The light at the end of the tunnel…..

Well, here we are again. Despite the hot summer, Marketwatch is feeling refreshed after a bit of a break and has decided to look at where we left off last year.

So let’s have a quick recap. Inflation had reared its head in the United States but the Federal Reserve tended to regard this as a “transitory” situation because the world’s supply chains were dysfunctional. The argument was that there was the capacity to meet demand, but the supply was in the wrong place. Once the logistics were unscrambled, life would go back to normal, tra la. Provided, that is, you ignore the several trillion dollars pumped into the economy by both Trump and Biden. The risk of overheating demand would have been obvious. And join with me in singing the chorus, “when demand outstrips supply, prices go sky high”. Wisely, the Federal Reserve stopped using the transitory line.

Because it did not apply the same level of stimulus to its economy, Australia, in the meantime, patted itself on the back that it would be different here. But although there a few different factors influencing us, the only real difference is that our inflation isn’t at the same level as others in the US and Europe. As economic justifications go, that’s not the way to win gold medals. Just because others are worse off gives provides no cause for celebration for our inflation number.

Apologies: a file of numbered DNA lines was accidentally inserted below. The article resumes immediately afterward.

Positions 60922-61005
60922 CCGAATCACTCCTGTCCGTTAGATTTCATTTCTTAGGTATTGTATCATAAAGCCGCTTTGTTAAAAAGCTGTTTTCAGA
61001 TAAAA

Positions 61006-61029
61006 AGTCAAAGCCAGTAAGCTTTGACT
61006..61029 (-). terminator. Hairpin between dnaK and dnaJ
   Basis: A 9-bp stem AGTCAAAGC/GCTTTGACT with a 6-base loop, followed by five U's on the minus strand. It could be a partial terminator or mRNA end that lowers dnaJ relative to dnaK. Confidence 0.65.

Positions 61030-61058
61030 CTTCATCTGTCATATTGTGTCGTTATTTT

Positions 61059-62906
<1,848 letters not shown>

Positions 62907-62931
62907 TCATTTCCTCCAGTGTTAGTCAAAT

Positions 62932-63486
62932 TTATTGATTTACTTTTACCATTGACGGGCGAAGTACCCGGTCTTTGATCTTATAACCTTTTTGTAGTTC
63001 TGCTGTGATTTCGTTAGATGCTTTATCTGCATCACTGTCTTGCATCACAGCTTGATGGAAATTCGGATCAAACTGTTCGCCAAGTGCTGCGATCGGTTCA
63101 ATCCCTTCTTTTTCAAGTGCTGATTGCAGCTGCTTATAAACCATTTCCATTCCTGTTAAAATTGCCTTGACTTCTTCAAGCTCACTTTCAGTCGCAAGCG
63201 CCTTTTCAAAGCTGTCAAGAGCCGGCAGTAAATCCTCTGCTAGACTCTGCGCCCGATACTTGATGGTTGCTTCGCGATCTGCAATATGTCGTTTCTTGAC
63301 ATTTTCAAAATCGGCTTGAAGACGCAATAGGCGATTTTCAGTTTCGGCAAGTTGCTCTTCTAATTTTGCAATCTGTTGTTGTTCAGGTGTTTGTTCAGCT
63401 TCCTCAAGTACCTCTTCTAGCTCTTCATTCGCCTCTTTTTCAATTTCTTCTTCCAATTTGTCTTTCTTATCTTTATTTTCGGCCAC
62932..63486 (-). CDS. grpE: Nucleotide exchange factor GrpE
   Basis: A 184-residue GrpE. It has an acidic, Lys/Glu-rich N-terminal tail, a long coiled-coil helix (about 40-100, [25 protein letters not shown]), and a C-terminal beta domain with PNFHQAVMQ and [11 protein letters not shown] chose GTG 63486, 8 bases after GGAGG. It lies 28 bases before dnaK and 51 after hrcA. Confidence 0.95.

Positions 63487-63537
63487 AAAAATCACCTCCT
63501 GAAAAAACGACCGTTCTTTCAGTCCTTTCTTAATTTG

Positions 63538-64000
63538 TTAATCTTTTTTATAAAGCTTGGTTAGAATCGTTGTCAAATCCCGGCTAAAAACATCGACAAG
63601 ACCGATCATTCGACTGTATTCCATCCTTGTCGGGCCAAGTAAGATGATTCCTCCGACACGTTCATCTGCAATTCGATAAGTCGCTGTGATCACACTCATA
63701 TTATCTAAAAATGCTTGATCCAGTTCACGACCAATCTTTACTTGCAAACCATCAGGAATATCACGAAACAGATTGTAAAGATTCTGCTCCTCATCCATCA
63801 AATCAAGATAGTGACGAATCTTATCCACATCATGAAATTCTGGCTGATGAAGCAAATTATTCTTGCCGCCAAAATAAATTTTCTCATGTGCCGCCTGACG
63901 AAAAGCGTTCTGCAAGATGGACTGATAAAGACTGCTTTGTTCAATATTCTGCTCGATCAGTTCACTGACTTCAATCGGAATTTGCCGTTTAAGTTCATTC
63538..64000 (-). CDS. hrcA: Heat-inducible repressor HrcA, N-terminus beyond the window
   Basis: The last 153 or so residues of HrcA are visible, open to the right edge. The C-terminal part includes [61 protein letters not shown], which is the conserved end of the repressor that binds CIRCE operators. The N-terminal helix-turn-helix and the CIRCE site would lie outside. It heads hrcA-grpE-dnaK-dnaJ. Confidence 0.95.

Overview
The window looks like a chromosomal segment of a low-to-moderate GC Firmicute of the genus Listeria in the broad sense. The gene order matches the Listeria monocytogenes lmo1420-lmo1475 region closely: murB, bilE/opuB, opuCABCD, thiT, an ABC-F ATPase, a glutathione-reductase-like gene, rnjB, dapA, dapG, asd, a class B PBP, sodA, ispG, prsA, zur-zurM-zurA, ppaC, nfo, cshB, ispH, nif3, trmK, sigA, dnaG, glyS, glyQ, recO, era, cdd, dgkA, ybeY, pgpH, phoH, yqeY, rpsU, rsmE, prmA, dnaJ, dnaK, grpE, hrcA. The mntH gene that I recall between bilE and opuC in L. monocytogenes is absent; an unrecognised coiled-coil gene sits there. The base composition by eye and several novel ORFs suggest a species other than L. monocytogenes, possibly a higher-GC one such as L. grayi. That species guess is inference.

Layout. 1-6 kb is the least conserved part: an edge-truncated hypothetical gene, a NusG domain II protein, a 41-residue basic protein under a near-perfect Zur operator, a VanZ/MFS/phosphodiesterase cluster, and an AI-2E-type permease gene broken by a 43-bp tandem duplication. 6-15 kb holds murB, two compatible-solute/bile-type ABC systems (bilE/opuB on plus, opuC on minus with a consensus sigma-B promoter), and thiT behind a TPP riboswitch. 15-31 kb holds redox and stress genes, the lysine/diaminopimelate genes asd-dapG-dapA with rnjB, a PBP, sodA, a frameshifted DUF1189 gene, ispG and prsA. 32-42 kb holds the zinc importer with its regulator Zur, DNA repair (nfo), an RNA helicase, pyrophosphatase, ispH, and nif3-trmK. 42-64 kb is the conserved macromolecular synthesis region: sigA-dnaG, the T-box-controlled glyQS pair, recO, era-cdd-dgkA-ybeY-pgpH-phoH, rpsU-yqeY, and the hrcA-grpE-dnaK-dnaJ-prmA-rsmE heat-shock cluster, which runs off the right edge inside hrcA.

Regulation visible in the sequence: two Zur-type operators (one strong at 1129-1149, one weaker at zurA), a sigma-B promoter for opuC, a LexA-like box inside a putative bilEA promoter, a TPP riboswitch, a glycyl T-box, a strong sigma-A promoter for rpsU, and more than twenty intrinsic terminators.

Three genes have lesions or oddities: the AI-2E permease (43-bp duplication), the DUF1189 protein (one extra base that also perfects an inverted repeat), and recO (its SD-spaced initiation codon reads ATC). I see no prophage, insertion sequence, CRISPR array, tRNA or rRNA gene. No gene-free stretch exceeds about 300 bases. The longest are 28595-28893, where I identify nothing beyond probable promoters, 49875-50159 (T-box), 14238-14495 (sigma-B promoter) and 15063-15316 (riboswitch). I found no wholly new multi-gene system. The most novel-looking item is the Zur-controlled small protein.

Australia’s inflation for the year to December 2021 was 3.5%. For Perth it was actually 5.7%. Now as we have noted before, the Reserve Bank (RBA) and economists like to get an idea of the underlying trend by stripping out what are regarded as volatile items so they can see what regularly occurring items are doing. Once that is done, the number drops to 2.6% for the country. Unfortunately there isn’t a similar number for Perth.

So, if we haven’t flooded our economy with cash, as the US did, what is causing our inflation? Not the easiest question but here goes anyway.

One easy answer is the worldwide disruption to the supply chain. As this gradually gets fixed and there is a smoother flow of shipping and goods, supplies should increase and slow down the rate of price increases. But note that I didn’t say that prices would come down. Yes, there may be some downward adjustment in things like used cars as the availability of new cars improves. But for the large part, pricing will be what it is. We just may not see such rapid increases.

A key factor in our inflation is associated with transport costs. We all know that petrol and diesel prices have increased significantly. Because inflation is an average of increases across a wide range of goods and services. The Australian Bureau of Statistics has noted that “Automotive fuel prices rose for the sixth consecutive quarter, resulting in the strongest annual rise since 1990. The Automotive fuel series reached a record level in the December quarter due to higher global oil prices amid economic recovery and lower global supply.” Lower supply may well persist for quite some time as oil companies are not investing in new exploration and climate change pressures make them wary.